Not long ago, I purchased a ClickFunnels account. I had some familiarity with it from my last job, and I determined I could utilize it in my new business. There are 2 levels of ClickFunnels accounts; the “regular” account at $97 a month, and the “full suite” at $297 a month. The regular account gets you the ClickFunnels builder and integrations (including basic email service through providers like SendGrid and Amazon SES, a way to build Membership sites and auto-webinars, etc.), and a limit of 20 funnels / 100 pages / 100K page views/mo. The “full suite” bumps you up to unlimited visits, 10,000 pages, and 1000 funnels. It also ads two more tools: Actionetics, and Backpack. Actionetics is an autoresponder, and Backpack is an Affiliate module.
If you’re doing smaller funnels, like free+shipping offers, free optins upselling to a higher ticket offer, etc., the $97/mo account will be just fine. It honestly won’t take much to build a funnel that will cover the cost of ClickFunnels… and then some. It’s also perfect for starting out with local business lead gen alongside Facebook ads.
If you know me, you know I’m a WordPress guy. I do a lot of work (including client buildouts) in WordPress. However, for sales funnel specific builds, I am fast letting ClickFunnels replace WordPress in my toolbox. Speed of deployment is the main reason. I can deploy an offer funnel in a manner of hours (or minutes if I grab a Share Funnel – see below.)
Looking at this from a WordPress angle; ClickFunnels is like a page builder (think Divi or Elementor) for WordPress. Everything is drag and drop, and it’s highly flexible. Where ClickFunnels has a major advantage is in its integrations. It integrates with the most popular third party autoresponders. You can integrate with an SMTP provider and collect and email leads right in ClickFunnels. You can integrate with Stripe, PayPal, and certain merchant gateways to take credit card payments. You can set up webinars, and create membership sites within ClickFunnels. No themes to maintain, no plugins to find and keep updated.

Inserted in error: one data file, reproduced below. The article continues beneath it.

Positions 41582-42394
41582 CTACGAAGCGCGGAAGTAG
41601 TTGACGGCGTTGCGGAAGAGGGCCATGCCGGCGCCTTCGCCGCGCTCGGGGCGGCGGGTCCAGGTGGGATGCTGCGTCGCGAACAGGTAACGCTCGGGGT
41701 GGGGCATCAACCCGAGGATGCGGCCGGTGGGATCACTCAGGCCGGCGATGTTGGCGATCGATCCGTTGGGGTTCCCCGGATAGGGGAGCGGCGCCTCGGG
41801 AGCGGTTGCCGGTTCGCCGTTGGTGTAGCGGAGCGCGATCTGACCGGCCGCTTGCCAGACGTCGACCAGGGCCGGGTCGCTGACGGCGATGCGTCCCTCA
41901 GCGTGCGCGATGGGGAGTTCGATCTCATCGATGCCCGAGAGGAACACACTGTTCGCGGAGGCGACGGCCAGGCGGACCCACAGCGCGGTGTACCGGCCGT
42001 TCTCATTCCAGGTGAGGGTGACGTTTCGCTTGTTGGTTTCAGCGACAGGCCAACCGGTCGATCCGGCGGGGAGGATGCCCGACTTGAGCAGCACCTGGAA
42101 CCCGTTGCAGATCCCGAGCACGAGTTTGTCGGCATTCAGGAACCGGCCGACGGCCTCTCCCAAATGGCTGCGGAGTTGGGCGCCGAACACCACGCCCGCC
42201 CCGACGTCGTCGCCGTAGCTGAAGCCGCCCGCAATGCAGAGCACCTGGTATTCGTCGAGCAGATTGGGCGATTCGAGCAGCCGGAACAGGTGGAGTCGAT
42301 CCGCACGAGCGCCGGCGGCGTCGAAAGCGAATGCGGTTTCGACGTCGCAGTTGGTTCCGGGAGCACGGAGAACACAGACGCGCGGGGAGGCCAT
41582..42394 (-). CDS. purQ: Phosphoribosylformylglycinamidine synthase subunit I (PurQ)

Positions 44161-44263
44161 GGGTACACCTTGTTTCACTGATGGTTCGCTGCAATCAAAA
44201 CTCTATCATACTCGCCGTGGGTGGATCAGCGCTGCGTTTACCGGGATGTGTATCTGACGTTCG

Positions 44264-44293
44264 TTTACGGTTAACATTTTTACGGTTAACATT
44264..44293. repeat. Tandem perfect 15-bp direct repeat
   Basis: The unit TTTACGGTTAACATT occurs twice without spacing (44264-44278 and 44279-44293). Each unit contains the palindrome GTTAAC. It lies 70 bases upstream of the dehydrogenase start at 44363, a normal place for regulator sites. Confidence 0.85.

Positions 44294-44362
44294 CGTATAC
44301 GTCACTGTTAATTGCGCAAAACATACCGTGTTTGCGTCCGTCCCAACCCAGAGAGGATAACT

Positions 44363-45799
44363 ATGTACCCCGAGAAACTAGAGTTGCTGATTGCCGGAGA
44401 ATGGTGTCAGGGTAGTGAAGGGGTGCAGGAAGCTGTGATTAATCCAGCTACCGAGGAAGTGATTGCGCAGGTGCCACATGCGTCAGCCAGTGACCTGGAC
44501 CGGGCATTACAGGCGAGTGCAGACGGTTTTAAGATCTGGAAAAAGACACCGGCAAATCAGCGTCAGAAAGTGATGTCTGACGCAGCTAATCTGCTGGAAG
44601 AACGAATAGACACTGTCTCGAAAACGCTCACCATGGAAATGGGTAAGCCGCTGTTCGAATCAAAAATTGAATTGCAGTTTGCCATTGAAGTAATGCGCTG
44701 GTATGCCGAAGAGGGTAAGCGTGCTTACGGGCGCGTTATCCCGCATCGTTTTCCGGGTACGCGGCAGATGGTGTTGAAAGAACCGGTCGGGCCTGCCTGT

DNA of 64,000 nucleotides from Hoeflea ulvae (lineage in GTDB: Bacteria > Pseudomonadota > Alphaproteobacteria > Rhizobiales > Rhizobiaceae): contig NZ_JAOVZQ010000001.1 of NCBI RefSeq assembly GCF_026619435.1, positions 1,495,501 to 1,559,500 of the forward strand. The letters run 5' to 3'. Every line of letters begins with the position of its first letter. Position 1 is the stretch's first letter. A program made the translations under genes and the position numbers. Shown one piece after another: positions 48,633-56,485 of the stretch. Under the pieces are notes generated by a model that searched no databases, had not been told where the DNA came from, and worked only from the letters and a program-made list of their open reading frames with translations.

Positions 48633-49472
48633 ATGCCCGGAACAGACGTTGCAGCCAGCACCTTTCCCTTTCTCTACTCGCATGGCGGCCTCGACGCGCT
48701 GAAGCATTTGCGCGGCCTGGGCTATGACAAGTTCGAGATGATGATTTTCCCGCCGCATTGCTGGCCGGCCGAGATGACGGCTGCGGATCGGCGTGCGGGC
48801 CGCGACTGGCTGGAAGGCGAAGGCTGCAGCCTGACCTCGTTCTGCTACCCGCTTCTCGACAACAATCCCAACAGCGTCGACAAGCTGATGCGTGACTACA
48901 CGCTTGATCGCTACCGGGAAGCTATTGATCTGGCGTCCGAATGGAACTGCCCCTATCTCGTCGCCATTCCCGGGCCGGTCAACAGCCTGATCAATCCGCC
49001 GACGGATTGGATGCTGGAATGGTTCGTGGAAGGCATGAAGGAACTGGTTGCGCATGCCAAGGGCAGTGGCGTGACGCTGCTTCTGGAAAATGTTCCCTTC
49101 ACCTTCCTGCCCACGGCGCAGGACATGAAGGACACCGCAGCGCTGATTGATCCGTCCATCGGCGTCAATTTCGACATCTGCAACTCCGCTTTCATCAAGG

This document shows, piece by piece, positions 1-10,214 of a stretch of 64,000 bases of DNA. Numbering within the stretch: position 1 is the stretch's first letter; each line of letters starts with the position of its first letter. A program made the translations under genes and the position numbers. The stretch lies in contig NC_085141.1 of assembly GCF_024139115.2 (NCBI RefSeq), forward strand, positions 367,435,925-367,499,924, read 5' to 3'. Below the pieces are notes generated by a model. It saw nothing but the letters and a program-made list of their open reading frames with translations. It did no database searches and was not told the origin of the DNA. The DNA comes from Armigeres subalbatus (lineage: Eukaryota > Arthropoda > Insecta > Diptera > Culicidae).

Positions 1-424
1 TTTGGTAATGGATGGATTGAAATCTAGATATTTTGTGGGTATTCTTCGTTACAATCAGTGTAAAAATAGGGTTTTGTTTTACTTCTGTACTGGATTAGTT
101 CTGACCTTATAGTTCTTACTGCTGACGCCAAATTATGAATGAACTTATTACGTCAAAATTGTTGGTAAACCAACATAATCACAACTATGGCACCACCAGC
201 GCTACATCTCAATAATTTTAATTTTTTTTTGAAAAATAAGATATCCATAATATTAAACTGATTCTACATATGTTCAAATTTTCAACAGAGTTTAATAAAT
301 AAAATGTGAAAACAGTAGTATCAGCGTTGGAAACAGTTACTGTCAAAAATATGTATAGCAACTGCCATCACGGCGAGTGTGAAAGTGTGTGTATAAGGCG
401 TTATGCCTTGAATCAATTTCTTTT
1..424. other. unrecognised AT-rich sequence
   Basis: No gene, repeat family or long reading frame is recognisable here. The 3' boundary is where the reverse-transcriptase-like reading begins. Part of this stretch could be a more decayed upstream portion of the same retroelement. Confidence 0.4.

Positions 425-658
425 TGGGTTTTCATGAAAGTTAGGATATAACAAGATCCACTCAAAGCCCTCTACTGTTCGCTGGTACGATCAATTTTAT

From a support aspect, there are many resources available for learning how to utilize ClickFunnels. While most of them are free, FunnelU and the expensive but extremely detailed ClickFunnels Certification Program are available from Russell and the ClickFunnels team. Personally, I am aiming for the certification program, as there are MANY benefits for becoming certified. Look below for some free training on funnel building and using the ClickFunnels system.
I always like to look at both sides of the coin. While ClickFunnels has its advantages, it also has its disadvantages. First off, one of the things that make it great can also be a hinderance; it’s a SaaS product. If, for some reason, it goes down… it’s down. You cannot move it like you could an HTML website or WordPress. ClickFunnels DOES go down, albeit rarely. It’s like any other hosted environment. Something to note, however – you CAN export your ClickFunnels pages to HTML and host them on your own web hosting; you just won’t have the integrations.
The editor can be a little quirky. For example, there are specific ways to do mobile pages in the editor that are not immediately obvious; these are covered in free trainings, though. If you are familiar with WordPress page builders (or other systems, such as iGloo), you will not find much difficulty in getting up to speed in ClickFunnels.
SEO seems to be weaker in ClickFunnels than WordPress. I can get WordPress with a Genesis theme ranked much quicker, but again, ClickFunnels focuses on sales funnels and landing pages for driving targeted traffic. It works beautifully with paid ads (Facebook ads or Google Adwords) and this is what you want if you are putting offers online.
Blogging is another area of weakness for ClickFunnels. There is simply no built in blog system. But, it isn’t MADE for blogging – ClickFunnels is for building sales funnels and landers, and it is quite good at it. You can set up your own WordPress blog on your own hosting and use your domain for your ClickFunnels page and perhaps a subdomain for your blog. Or vice-versa – it’s pretty flexible.
TLDR; In my opinion, the advantages far outweigh the disadvantages.